The One Straw Revolution – Masanobu Fukuoka

Posted on Feb 2, 2011 | 0 comments

One of the continual challenges I face is the fact that most of what we are trying to do is so far outside mainstream agriculture that we receive our fair share of negative feedback that we need to counter with inspiration from other sources. While I subscribe to one of the mainstream farm newspapers in Ontario, the rest of my mailbox reading material won’t be found in many farm kitchens in Ontario – The Stockman Grass Farmer, Graze, and ACRES USA. My bookshelf also has some rather eclectic reading. Every once in a while I come across a book that “messes with my head”. The One-Straw Revolution is such a book. Even the story of the specific version I received is interesting. It was translated by an individual working in India and Silvia purchased it online from an Indian bookseller who shipped it to us in Canada. The foreword contains a description of how the translator had used Fukuoka’s principles to rescue the farm he was working on.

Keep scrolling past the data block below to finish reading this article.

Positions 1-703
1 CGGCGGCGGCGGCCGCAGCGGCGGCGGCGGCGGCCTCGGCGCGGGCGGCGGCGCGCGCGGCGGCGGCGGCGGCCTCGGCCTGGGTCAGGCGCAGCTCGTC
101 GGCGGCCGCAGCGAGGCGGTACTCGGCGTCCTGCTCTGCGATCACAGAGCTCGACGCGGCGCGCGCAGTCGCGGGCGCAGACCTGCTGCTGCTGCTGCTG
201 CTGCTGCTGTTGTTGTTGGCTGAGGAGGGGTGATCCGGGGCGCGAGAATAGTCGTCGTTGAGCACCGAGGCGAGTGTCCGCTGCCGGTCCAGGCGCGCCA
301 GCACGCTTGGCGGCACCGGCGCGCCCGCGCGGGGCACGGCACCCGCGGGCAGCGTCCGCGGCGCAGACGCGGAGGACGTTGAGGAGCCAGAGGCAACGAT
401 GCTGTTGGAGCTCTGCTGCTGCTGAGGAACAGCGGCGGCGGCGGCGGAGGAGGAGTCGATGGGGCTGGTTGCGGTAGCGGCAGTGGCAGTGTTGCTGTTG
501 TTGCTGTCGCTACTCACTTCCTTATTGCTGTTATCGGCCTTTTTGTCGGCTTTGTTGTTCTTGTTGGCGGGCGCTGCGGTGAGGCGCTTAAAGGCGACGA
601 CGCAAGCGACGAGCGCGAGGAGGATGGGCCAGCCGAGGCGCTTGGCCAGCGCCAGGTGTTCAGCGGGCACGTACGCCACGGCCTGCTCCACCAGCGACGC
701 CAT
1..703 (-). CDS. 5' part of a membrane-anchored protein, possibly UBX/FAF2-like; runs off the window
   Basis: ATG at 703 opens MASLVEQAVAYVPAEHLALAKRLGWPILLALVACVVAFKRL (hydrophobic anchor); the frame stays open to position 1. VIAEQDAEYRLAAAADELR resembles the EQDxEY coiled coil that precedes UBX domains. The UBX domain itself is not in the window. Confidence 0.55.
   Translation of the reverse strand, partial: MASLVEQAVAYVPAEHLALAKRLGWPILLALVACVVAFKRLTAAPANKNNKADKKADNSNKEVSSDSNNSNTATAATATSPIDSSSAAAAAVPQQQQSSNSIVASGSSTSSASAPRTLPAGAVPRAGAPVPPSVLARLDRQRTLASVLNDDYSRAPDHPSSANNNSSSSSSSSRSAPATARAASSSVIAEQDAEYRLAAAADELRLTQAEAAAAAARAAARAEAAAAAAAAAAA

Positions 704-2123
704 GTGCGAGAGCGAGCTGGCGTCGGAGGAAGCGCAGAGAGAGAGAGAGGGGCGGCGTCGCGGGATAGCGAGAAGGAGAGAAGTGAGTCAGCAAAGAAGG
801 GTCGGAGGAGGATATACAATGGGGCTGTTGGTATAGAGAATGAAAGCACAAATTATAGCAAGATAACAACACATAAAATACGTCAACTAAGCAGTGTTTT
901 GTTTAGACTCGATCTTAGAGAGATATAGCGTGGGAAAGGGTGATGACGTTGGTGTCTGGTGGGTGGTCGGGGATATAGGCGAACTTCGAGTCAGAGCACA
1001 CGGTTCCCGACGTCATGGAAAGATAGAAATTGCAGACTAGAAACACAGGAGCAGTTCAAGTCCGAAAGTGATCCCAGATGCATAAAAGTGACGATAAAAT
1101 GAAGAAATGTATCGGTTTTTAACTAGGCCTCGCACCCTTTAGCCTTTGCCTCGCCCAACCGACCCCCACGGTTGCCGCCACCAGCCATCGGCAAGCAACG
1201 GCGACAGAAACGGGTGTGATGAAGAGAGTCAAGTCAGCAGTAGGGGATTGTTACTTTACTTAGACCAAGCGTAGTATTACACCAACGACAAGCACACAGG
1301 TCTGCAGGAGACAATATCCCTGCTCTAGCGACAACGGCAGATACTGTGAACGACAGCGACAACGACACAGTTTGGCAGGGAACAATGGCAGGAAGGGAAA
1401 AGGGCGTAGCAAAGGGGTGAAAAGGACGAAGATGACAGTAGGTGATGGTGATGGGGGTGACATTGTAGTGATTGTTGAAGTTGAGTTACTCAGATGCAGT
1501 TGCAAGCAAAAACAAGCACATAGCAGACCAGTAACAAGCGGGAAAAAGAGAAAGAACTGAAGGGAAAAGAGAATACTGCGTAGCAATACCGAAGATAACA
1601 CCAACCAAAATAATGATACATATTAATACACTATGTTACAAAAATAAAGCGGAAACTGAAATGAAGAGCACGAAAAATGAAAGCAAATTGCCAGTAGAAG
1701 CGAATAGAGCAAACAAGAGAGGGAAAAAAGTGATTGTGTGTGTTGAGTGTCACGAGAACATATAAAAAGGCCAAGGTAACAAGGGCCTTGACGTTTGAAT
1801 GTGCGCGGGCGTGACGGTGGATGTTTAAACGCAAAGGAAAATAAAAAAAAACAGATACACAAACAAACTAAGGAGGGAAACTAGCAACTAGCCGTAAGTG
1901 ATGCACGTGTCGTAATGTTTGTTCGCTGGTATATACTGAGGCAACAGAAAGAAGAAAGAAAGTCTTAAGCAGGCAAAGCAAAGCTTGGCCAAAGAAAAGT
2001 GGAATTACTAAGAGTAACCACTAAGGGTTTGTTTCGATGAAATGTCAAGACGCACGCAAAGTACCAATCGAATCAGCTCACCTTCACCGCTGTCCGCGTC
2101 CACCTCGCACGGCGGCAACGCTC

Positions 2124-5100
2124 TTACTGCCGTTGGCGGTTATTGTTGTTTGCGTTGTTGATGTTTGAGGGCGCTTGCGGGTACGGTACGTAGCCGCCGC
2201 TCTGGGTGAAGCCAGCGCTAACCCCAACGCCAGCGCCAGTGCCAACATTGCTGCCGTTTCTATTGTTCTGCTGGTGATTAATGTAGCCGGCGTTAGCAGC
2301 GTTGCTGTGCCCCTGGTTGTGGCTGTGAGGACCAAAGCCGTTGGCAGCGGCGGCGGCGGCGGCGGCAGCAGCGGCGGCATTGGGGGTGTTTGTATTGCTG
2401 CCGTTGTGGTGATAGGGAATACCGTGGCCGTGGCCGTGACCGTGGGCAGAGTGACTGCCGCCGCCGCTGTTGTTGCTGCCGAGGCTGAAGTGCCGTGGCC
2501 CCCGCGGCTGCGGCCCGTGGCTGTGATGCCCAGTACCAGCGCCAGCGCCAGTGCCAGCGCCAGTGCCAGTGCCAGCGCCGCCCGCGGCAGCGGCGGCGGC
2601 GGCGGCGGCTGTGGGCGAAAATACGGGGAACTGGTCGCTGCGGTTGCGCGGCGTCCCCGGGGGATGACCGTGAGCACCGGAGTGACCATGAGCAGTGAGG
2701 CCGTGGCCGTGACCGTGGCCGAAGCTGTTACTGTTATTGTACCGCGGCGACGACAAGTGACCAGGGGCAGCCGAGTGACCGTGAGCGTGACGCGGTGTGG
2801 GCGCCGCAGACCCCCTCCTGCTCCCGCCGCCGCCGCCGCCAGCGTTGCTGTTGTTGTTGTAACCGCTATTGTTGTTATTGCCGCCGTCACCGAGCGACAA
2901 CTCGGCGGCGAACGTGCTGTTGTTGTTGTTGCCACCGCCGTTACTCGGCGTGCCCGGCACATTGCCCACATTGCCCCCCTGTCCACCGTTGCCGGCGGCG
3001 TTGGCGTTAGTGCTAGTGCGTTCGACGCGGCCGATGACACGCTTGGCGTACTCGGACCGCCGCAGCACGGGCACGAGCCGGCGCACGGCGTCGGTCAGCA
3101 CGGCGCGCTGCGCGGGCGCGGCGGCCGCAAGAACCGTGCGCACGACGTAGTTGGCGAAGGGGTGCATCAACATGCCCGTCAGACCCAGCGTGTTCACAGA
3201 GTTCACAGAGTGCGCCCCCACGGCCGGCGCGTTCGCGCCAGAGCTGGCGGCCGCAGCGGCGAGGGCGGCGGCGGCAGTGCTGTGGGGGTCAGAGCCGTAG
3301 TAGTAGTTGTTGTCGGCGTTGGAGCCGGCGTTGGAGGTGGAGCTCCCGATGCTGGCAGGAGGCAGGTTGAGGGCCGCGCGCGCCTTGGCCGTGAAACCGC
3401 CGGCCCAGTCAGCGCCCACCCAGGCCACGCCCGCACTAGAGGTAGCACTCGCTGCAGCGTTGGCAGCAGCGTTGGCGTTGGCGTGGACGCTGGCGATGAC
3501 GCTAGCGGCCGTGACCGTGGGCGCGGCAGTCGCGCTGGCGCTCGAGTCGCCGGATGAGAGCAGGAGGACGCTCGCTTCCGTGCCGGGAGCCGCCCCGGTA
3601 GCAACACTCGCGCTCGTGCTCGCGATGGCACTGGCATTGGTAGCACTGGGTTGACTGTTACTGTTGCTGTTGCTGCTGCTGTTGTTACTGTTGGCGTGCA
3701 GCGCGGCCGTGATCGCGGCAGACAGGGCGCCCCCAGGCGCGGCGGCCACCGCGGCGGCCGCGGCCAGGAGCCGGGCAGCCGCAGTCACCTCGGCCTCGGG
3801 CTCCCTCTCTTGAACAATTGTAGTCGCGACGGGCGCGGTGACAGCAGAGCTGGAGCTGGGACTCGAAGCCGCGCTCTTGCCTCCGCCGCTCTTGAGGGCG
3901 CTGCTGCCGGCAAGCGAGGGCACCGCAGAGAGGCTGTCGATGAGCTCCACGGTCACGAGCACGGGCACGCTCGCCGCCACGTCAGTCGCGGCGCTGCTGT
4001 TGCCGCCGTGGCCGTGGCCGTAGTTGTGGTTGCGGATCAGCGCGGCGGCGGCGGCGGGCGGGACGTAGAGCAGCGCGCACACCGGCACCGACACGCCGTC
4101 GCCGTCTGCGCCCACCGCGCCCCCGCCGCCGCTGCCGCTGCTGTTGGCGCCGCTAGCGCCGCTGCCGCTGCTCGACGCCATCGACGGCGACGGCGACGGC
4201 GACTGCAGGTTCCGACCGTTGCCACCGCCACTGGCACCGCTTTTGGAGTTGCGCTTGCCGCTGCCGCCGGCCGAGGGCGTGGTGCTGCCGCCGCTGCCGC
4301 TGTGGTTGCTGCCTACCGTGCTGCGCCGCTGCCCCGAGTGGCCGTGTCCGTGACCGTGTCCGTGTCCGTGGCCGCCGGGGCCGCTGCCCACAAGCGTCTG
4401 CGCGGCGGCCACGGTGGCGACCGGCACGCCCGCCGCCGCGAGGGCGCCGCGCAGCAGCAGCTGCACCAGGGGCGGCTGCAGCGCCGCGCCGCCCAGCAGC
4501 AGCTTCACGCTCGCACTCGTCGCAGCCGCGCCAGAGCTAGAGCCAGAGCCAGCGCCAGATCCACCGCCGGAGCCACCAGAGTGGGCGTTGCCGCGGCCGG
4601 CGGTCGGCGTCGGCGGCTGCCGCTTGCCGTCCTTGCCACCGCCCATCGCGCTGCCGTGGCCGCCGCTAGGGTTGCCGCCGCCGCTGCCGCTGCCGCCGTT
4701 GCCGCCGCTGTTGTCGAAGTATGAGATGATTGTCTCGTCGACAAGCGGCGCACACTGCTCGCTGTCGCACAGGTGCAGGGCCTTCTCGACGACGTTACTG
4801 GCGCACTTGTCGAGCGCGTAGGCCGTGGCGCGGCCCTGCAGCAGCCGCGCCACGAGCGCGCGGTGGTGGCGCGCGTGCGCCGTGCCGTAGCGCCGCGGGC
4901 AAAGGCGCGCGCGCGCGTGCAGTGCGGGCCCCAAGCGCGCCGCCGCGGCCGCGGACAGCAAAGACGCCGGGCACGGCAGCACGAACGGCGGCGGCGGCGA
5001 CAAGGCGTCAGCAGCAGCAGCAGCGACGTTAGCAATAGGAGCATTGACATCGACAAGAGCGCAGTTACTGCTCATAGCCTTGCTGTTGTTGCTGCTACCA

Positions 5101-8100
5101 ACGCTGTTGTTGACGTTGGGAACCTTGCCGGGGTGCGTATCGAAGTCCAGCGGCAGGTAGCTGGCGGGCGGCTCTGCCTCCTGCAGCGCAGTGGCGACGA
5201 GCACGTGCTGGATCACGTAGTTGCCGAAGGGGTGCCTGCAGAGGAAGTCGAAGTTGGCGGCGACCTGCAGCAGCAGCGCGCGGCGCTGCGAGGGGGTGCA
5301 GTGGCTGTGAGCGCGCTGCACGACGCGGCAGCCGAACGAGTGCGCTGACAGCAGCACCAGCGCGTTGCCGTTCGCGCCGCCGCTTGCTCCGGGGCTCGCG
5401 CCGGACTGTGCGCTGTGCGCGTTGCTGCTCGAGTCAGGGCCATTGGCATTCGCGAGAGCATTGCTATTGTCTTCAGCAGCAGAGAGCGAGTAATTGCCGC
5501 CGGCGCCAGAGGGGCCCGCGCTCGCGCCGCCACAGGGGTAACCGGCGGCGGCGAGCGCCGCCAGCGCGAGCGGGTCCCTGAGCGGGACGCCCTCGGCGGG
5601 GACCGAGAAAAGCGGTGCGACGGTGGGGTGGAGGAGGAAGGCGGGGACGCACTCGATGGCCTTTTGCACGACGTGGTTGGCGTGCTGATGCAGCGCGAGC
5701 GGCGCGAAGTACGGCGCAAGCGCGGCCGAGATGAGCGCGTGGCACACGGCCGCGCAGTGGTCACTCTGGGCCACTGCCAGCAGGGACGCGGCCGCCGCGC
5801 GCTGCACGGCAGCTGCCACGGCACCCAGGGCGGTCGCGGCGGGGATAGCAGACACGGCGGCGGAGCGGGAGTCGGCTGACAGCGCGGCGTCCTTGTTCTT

Masanobu Fukuoka lays out the story of his journey of discovering a system for no-till grain and rice production that equals modern agriculture for yield while eschewing synthetic fertilizer and pesticides. His only inputs are the seed and some chicken manure each year (no diesel fuel either as he did all his work by hand). The book doesn’t contain any agronomic tips that are directly transferable to food production in Southern Ontario but it does lay down the challenge of trying to break paradigms – both the high chemical input paradigm of conventional agriculture and the high tillage paradigm of organic agriculture.
I’m lecturing in the Sustainable Agriculture Program and Fleming College this semester and I plan to use this book as a counterpoint to standard organic production practices.

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